In a typical monogamous system, the male will build a nest within his territory; he will then attempt to attract a female to this nest. Upon attracting the female to the nest the pair will engage in ‘social monogamy’. True monogamy is not observed due to the occurrence of extra pair copulations (where the male or female engages in copulation with other males/ females). However, they still remain in the nest with their partner in a socially monogamous system. Biparental care is observed in nearly all monogamous species
Polygynous mating systems sometimes consist of biparental care, in cases where biparental care does not occur however, it is only typically the female who provides parental care. Below are a few examples of different polygynous mating systems:
1. A single male will attempt to attract multiple females to a single nest within his territory
2. A single male will visit multiple female nests
3. A single male will build multiple nests in different territories and attempt to attract females to them
Polyandry is a rarely observed mating system. Care is often biparental or if not, male only. Polyandry consists of the female building a nest within a single territory. She then attempts to attract multiple males to the different nests. This is essentially a role reversal of the second example of polygyny.
Why are birds mostly monogamous?
(Lack, 1968) – Males don’t want to attract more than one female. This is because reproductive fitness of the males is essentially reduced by an increasing amount of females.
Males and females will have more offspring if they share in the raising of a brood; this is because biparental care has a profound effect on fledgling survival.
The problem is that birds are endothermic and lay eggs, they must therefore keep the eggs constantly warm, but at the same time they must forage for food which would leave the eggs cold and exposed to predation. Biparental care allows one parent to keep the eggs warm whilst the other goes foraging for food.
Raptors (large sea birds) have long travel distances when searching for food. Because of this, single parent Raptor species have 0% chick survival. The long periods of time the parent must spend searching for food leaves the eggs/chicks open to predation and exposed to the cold for too long to survive.
Advantage of Male Parental Care
The survivability of chicks decreases if the male dies. The larger the male of the species is, the more profound the decrease in survivability is. The survivability of the chicks can vary greatly dependant on species however. For example, in species where the male is extremely large (such as the Raptor birds of prey) if the male dies, the chick survivability decreases to 0. In smaller species, the survivability may remain above 50%. Because of this, when survivability is above 50%, it is beneficial for the male to attract multiple females as the females are less dependent upon him.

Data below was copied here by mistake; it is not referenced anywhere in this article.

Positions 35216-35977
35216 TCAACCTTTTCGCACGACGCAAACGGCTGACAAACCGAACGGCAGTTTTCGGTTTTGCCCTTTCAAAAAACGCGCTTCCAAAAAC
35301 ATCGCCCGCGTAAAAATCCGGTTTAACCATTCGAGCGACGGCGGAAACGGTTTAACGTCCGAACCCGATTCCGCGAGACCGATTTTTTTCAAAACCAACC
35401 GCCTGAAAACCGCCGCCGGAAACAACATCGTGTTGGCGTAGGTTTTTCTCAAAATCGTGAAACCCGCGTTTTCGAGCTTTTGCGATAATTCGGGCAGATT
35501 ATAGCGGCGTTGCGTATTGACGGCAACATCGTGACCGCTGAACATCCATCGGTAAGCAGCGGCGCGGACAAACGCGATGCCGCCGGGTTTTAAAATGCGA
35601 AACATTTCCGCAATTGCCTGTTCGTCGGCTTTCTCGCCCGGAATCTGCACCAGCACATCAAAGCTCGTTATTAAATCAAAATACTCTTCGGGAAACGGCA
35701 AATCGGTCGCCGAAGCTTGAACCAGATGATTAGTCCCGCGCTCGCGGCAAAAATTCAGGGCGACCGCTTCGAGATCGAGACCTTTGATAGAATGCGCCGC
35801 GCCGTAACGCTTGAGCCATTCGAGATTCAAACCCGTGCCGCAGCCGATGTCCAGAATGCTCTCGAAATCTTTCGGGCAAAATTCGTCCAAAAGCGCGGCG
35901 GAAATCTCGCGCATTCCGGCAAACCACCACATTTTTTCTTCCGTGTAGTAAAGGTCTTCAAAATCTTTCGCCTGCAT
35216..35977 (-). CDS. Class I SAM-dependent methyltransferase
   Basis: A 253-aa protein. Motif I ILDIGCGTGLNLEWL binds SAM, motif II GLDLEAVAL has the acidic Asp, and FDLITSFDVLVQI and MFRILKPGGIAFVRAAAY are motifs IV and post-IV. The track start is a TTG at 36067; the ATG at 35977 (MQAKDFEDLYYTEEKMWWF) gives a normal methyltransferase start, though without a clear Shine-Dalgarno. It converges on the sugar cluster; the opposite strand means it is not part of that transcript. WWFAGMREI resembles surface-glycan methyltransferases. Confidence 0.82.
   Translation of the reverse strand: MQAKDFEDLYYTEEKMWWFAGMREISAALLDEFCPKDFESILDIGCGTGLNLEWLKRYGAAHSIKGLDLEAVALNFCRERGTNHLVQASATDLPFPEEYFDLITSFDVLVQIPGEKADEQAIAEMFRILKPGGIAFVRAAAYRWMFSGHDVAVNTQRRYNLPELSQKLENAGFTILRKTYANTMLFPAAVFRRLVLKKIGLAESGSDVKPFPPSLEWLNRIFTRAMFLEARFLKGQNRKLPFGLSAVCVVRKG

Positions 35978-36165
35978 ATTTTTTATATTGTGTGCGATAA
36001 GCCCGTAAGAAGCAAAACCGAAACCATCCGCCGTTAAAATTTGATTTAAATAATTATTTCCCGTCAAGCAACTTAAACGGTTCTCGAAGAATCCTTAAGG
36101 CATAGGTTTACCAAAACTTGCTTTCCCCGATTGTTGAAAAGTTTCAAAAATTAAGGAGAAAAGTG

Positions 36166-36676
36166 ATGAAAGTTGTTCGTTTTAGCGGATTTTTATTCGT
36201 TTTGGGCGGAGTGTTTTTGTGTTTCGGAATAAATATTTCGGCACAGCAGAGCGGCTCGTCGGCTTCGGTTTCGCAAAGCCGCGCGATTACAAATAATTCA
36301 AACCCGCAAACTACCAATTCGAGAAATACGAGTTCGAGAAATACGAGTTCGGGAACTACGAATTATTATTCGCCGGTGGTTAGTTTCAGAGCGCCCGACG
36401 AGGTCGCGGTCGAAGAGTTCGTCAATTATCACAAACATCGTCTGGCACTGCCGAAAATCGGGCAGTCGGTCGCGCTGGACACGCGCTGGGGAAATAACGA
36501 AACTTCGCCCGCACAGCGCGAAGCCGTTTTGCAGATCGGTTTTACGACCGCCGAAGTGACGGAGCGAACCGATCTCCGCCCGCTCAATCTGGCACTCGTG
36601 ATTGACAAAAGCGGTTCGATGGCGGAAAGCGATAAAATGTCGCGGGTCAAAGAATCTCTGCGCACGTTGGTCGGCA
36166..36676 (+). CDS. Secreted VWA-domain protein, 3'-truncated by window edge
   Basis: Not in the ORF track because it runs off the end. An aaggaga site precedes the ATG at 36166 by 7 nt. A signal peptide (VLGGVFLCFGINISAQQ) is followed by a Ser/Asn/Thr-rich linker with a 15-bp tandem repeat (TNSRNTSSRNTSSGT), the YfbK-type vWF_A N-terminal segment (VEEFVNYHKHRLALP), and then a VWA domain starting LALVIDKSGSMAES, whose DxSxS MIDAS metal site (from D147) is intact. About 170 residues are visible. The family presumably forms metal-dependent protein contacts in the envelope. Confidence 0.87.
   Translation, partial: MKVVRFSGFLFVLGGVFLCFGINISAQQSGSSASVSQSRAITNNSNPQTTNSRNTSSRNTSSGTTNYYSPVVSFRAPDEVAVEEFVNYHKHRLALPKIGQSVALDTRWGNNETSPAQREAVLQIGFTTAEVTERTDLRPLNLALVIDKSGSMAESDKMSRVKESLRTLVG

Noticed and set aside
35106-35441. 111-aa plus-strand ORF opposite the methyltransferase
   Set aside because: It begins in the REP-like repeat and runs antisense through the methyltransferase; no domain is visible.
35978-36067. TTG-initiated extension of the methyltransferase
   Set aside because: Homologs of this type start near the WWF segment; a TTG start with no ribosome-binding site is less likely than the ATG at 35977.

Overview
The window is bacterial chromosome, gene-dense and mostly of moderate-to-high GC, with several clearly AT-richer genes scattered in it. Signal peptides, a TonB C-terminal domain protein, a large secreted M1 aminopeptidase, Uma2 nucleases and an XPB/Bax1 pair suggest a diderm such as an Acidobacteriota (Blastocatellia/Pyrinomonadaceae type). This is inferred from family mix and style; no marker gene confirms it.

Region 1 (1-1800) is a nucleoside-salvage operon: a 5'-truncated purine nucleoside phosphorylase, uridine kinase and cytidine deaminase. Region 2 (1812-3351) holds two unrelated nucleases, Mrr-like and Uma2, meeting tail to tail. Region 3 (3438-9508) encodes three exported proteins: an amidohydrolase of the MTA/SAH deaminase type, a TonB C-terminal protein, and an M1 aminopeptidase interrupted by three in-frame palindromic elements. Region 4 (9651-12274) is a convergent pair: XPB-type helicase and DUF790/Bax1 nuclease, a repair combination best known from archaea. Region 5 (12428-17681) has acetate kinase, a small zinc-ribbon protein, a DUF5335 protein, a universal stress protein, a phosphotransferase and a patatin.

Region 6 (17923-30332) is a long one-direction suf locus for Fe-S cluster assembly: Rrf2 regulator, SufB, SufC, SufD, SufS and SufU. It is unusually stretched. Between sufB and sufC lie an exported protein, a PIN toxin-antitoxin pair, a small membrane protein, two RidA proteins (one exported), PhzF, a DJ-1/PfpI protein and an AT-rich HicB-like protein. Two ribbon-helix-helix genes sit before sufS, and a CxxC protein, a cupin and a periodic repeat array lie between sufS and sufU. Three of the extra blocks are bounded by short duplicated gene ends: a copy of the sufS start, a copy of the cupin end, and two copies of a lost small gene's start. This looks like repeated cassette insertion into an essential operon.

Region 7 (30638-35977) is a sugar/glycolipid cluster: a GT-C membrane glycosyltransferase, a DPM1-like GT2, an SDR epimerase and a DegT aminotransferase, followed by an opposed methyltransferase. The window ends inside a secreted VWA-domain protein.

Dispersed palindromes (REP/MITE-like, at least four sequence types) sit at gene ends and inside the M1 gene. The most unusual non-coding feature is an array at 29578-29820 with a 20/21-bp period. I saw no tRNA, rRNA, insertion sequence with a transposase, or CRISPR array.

Monogamy as Female Decision
Females lose out in polygynous situations. This is because absence of the male e.g. Death, decreases fledgling success. But also because the energetic cost of raising the young is increased for the female as she has to raise them alone. This affects her future production of offspring.
In an experiment by Wright and Cuthill (1989), they attached a weight to the male of a monogamous couple to simulate the male engaging in multiple parental care roles. The weight reduced his activity around the nest and as a result the female compensated by increasing her workload around the nest. The female suffered in terms of reproductive success next winter as a result.
Female Resistance against Later Female Arrival
The level of female aggression against later female intruders directly relates to the future mating status of the male. Males which mated with passive females (who showed little aggression against female intruders), were more likely to engage in polygynous mating activity. Males which mated with aggressive females were much more likely to remain in a monogamous relationship. This was proven by an experiment conducted by Sandell (1998) on starlings, using caged female intruders.
Diversity of Monogamous Systems
Within monogamous systems it is possible to find sexual infidelity (promiscuity). Therefore these monogamous systems are not truly monogamous – monogamy is only expressed in the way that the offspring are brought up i.e. biparental care.
Extra Pair Copulations
Sexual infidelity that occurs in monogamous relationships is known as extra pair copulation. This is where mating occurs outside of the monogamous pair bond whilst the partner is away and is common in many species e.g. Red winged blackbird.